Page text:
${S}_{n}={S}_{N-n}^{*}$. In ACO-OFDM, the generated bipolar signal is converted to unipolar through clipping of all negative values at zero. In DCO-OFDM, the generated bipolar time-domain signal is used to modulate the optical carrier intensity after DC biasing of the LED. To demonstrate the proposed approach, the ACO-OFDM signal format is considered. The generated time-domain ACO-OFDM current samples and signal current can be mathematically described as follows:

*S*,

_{n}*n*= 0, ··· ,

*N*− 1 are the input data symbols of the

*n*sub-carrier,

^{th}*i*,

_{k}*k*= 0, ··· ,

*N*− 1 are the

*N*time-domain output current samples,

*i*(

_{OFDM}*t*) is the O-OFDM time-domain signal current,

*T*is the time-domain O-OFDM symbol period, and

_{OFDM}*ω*= 2

_{n}*πn/T*. A normalized ACO-OFDM time-domain symbol is also shown in Fig. 2.

_{OFDM}Unsurprisingly, dimming presents a number of immediate challenges to VLC. By its very nature, dimming reduces the average signal strength. It also places extra constraints on the O-OFDM modulation scheme which must enable both data transmission and light intensity adjustment. In the context of these problems, an intensity control approach is proposed to achieve optimal data rates without sacrificing illumination features as well as quality.

## 3. The proposed RPO-OFDM

In this work, it is proposed to combine *i _{OFDM}*(

*t*) with

*i*(

_{PWM}*t*) as follows:

*i*(

_{LED}*t*) is the LED drive current and

*m*is a real-valued scaling factor of the O-OFDM modulating signal,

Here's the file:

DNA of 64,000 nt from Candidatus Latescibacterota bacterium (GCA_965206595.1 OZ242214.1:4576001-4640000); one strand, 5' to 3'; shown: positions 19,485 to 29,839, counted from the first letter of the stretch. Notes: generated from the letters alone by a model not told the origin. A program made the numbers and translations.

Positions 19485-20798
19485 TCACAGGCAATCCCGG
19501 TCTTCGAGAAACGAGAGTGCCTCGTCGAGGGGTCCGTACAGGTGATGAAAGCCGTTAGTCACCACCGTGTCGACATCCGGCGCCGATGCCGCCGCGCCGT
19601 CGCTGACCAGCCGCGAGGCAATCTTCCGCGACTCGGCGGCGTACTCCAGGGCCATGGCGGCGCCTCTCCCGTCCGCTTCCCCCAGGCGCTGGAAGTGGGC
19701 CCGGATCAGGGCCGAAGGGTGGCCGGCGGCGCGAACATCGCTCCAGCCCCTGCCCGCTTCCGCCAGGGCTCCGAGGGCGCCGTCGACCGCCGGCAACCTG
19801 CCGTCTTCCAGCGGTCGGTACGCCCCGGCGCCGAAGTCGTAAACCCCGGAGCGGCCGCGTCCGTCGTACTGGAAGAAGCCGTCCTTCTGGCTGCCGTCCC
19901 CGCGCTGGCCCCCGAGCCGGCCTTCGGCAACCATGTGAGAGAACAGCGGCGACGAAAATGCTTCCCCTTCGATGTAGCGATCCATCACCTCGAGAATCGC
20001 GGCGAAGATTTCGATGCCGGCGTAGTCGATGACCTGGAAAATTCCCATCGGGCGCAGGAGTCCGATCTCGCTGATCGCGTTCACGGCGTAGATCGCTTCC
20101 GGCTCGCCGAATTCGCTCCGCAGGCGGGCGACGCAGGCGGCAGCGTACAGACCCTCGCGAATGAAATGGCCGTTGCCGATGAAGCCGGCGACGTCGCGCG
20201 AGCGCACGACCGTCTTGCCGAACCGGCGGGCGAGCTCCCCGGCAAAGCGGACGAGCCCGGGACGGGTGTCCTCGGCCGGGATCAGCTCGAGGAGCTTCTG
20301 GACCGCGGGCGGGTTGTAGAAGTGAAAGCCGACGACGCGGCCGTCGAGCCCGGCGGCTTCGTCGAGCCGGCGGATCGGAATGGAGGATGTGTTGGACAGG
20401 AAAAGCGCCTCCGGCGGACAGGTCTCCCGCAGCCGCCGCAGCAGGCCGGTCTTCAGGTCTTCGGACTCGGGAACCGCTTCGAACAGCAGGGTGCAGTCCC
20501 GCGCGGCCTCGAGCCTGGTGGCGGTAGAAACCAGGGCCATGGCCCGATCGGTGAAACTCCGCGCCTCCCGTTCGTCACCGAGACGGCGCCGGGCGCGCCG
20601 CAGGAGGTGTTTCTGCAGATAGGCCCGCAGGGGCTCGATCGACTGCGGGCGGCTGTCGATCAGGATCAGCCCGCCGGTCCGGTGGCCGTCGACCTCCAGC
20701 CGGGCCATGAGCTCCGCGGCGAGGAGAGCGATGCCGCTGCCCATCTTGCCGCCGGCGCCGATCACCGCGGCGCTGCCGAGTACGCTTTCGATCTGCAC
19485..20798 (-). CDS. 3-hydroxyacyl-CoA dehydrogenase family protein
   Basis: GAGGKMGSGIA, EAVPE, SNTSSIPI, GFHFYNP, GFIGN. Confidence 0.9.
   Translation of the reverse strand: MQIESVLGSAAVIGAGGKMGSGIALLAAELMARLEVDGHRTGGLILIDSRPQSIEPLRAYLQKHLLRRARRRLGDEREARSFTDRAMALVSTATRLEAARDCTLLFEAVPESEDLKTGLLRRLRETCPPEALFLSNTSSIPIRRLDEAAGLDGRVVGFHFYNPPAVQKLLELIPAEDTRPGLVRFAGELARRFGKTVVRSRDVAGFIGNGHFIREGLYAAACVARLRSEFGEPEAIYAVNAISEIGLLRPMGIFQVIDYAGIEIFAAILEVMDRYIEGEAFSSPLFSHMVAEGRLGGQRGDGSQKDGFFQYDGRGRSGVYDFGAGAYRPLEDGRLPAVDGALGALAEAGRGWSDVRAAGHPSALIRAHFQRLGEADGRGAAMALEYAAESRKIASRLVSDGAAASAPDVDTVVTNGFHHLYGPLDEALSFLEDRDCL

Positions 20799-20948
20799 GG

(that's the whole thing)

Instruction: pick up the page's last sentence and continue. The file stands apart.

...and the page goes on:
*i.e.*sets the average electrical O-OFDM signal power

*P*.

_{OFDM}The LED non-linear transfer function and the proposed system with an example are illustrated in Fig. 3. The non-linear transfer function relates the input LED drive current to the output optical power. The emitted optical power of a *i _{PWM}*(

*t*) pulsating between

*I*and

_{L}*I*is shown.

_{H}*I*is assumed to correspond to the maximum allowed

_{H}*i*(

_{LED}*t*) and

*I*corresponds to the minimum

_{L}*i*(

_{LED}*t*) according to the LED data sheet,

*i.e.*the LED dynamic range can be denoted by

*I*-

_{H}*I*. In the proposed system,

_{L}*i*(

_{OFDM}*t*) is superimposed on

*i*(

_{PWM}*t*) after setting a proper polarity of the individual ACO-OFDM symbols using a RPO-OFDM modulator depending on whether the symbol is being transmitted on

*I*or

_{H}*I*during

_{L}*T*. To explain the idea of RPO-OFDM with an example,

_{PWM}*D*= 20%, 10 ACO-OFDM symbols,

*i*= 64 and

_{k}*T*= 10 ×

_{PWM}*T*are assumed. Consequently, the polarity of the first two ACO-OFDM symbols is reversed,

_{OFDM}*i.e.*−ve polarity, then transmitted on the

*I*followed by 8 ACO-OFDM symbols,

_{H}*i.e.*+ve polarity, transmitted on

*I*. At the receiver side, and after time-synchronization, all 640 samples are extracted and the polarity of the first 128 samples is re-adjusted. Figure 4 shows ACO-OFDM symbols that are sequentially transmitted at

_{L}*D*= 20% and

*D*= 70%.

The building blocks of the RPO-OFDM modulator are shown in Fig. 5. The serial data bits are grouped into symbols and modulated using a QAM modulator. The mapper assigns the symbols to the IFFT input bins (sub-carriers). The O-OFDM symbol is assembled in frequency domain and the O-OFDM time domain signal is obtained using the IFFT operation. Based on how the symbols are assigned to the sub-carriers, the unipolar operation forms unipolar O-OFDM symbols such as the operation used to generate the ACO-OFDM [16], the Flip-OFDM [17], the position modulation OFDM (PM-OFDM) [18] or the unipolar OFDM (U-OFDM) [19]. A fixed length cyclic prefix (CP) (to avoid any inter-symbol interference (ISI)) is added before the polarity inverter. Based on the target dimming level, *i.e. D*, the polarity inverter is activated.

As shown in Fig. 6(a), the proposed approach considers, for example, modulating the dimming signal current *i _{PWM}*(